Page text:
This is not a post about the answer to life, the universe, and everything.
“A life is not important except in the impact it has on other lives.” – Jackie Robinson
A prophetic statement from the man who literally changed the face of baseball.
It is almost unthinkable that there was a time within the last 100 years when the color of your skin was a qualification from Major League Baseball. Even more unthinkable that Jackie Robinson was the beginning of racial integration in professional sports, not it’s climactic completion.
Sitting in the theatre watching the incredible story of Jackie Robinson unfold, I kept saying in my head:
I can’t believe that Remember the Titans, the story of a newly integrated high school football team in Tennessee, took place 30 years after this!
When it comes to prejudice and racial harmony in America, we have come a long way, but Jackie Robinson reminds that we are not as advanced as we’d like to think. There are few places where our sinful tendencies toward exclusion are more blatantly obvious than when it comes to our treatment of those who are different that we are.
42 is about what it takes to rise above such sinfulness: unwavering self-sacrifice.
The movie opens in the midst of a major shift in American life. WWII had just ended, the Great Depression seemed like a lifetime before, the country was poised to move into the next phase of its existence, and a young black ballplayer was about to turn society on its head. We are allowed to watch the progression of Jackie Robinson (powerfully portrayed by relative newcomer, Chadwick Boseman) from negro-league standout, to champion of American civil rights – before anyone had heard that term.
Jackie’s rise was not by accident. Brooklyn Dodgers owner Branch Rickey (age-appropriately and award-worthily acted by Harrison Ford) saw with prophetic insight the direction the country was going and decided that rather than sit by and watch it happen, he would be a part of ushering in the new era of integrated American sports.
For him, Jackie Robinson was the right man at the right time. He knew that black ball players in the Major League was simply a matter of time. Of this reality, he says:
I don’t know who he is or where he is, but he’s coming.
Enter Robinson, the savior of Major League Baseball. The movie chronicles well the absolutely impossible spot into which Robinson was placed: to be Jesus in the outfield. In a pivotal scene in the film, Robinson suggests that Branch Rickey wants a player who lacks the guts to fight back, and Rickey’s response sums up the tight rope that Robinson walked during his debut in the Majors:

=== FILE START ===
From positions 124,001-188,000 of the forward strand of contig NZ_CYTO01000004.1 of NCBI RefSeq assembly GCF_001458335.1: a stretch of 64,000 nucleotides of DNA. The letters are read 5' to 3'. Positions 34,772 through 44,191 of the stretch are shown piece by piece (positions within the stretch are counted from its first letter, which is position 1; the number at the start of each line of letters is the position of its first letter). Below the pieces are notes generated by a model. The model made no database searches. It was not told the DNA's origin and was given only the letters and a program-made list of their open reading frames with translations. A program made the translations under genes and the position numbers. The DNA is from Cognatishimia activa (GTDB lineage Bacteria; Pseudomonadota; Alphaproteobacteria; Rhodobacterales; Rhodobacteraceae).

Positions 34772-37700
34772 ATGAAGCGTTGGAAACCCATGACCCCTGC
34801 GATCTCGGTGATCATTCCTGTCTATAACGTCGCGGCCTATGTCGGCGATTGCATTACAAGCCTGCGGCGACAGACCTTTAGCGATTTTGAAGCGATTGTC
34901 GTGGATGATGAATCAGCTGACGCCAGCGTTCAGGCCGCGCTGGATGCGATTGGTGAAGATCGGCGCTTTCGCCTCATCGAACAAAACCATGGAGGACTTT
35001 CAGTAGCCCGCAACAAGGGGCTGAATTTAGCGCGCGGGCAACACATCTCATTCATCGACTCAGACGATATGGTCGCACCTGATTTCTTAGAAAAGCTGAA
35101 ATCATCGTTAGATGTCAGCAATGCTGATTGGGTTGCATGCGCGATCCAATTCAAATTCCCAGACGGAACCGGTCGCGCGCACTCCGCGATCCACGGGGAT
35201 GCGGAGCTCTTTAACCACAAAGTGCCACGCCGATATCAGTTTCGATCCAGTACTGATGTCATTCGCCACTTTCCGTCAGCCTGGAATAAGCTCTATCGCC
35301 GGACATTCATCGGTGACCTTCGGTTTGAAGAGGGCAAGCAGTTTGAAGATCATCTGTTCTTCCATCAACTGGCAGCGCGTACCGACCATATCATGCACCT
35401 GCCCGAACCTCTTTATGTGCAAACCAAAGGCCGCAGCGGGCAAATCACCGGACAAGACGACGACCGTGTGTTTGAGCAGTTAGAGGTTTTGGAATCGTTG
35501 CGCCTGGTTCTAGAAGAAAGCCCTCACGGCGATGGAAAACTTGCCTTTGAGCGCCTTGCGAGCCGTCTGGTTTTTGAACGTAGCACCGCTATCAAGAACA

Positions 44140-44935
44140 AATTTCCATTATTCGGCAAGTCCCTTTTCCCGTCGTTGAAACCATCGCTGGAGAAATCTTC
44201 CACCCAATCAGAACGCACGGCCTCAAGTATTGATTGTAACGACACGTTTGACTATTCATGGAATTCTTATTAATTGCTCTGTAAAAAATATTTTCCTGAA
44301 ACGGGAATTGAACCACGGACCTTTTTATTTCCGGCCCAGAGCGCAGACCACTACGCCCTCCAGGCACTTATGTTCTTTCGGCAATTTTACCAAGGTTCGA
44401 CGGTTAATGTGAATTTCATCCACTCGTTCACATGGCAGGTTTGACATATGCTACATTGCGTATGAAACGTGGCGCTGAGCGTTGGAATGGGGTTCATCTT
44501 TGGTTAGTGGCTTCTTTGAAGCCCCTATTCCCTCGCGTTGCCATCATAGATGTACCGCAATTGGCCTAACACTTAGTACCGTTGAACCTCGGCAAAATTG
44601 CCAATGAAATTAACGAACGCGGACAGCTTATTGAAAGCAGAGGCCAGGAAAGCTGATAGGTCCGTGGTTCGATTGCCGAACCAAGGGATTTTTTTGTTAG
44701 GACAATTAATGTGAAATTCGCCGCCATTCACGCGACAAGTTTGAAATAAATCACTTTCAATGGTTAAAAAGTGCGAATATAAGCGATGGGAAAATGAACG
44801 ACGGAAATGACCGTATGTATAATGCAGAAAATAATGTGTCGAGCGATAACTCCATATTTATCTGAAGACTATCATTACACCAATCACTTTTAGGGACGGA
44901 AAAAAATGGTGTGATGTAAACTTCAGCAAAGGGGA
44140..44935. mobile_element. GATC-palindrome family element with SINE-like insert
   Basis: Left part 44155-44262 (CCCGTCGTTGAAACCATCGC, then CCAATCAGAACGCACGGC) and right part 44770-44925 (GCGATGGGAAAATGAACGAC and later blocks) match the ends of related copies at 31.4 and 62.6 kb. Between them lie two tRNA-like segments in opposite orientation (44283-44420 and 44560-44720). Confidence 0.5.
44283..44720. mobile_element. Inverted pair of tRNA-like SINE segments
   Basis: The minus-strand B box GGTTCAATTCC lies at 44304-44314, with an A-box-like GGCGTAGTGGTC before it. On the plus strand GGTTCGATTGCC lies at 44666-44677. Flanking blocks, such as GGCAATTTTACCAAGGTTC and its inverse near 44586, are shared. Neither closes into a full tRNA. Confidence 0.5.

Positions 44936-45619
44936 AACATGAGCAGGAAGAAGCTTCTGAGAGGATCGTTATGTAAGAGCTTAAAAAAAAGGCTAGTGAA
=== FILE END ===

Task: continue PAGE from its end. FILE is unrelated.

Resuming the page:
I want a player who’s got the guts not to fight back.
What the audience is treated to for a good portion of the film is a man who continually lays his own life down for what he knows is right. Robinson plays for something more significant than personal or even cultural pride. He turns the other cheek at racist remarks and threats of violence. He chooses not to fight on his own behalf. Rather, he lays himself down, choosing to be mistreated for the greater cause of full racial integration in the major leagues.
I’m not familiar enough with Robinson’s story to tell you how accurately he is portrayed. Nevertheless, it is a powerful depiction of the type of sacrifice that Christians are called to take up for the cause of the Gospel in the world, and I applaud the filmmakers for making that so clear without straying (much) into sensationalism or sentimentality.
The movie itself is solid. Casting is very good across the board, with most minor parts filled by skilled actors. Nicole Beharie, was particularly powerful as Jackie’s unceasingly devoted
wife Rachel. And Alan Tudyk‘s portrayal of Ben Chapman, the bigot manager of the Phillies, provided the audience with a clear picture of the utter foolishness of the racism and hatred that Robinson endured.
As I said already, Harrison Ford’s portrayal of Branch Rickey is a refreshing change for the film legend we all know. He seems very comfortable playing characters his own age and I hope this marks a new stage in his career. He may not receive an Oscar nom for the role, but he could, and it wouldn’t be undeserved. What he does so well in this film is deliver hard and heart felt dialogue with ease over and over again. It makes him utterly likable and a wonderful partner for our hero, played with incredible dignity by Chadwick Boseman.
Where 42 falls short is not with direction or pacing, but with something that would seem like a given in a film of this nature: heart. It is not heartless, but with the stakes of the film being so high, and the fact that these events actually took place, you would expect to feel more. The triumphs lacked the power that they may have had, and the darkest, most difficult moments never seemed to delve as deeply as they could. Not sure if this is a script issue or perhaps directing, but it is what will keep 42 just out of the upper echelon of sports films.
But this should not prevent anyone from going to see this one. In fact, I think everyone should see it. There’s a reason why it’s been in the box office top 10 for so long. It’s a great film and one that’s worth seeing for it’s historical significance, for it’s insight into current American culture, for its unashamed gospel parallels, and for a welcomed change from the big budget action that is beginning to crowd the theaters now. So go with confidence, take the older kids, and enjoy a well-crafted look at one of the most significant figures in the history of sports.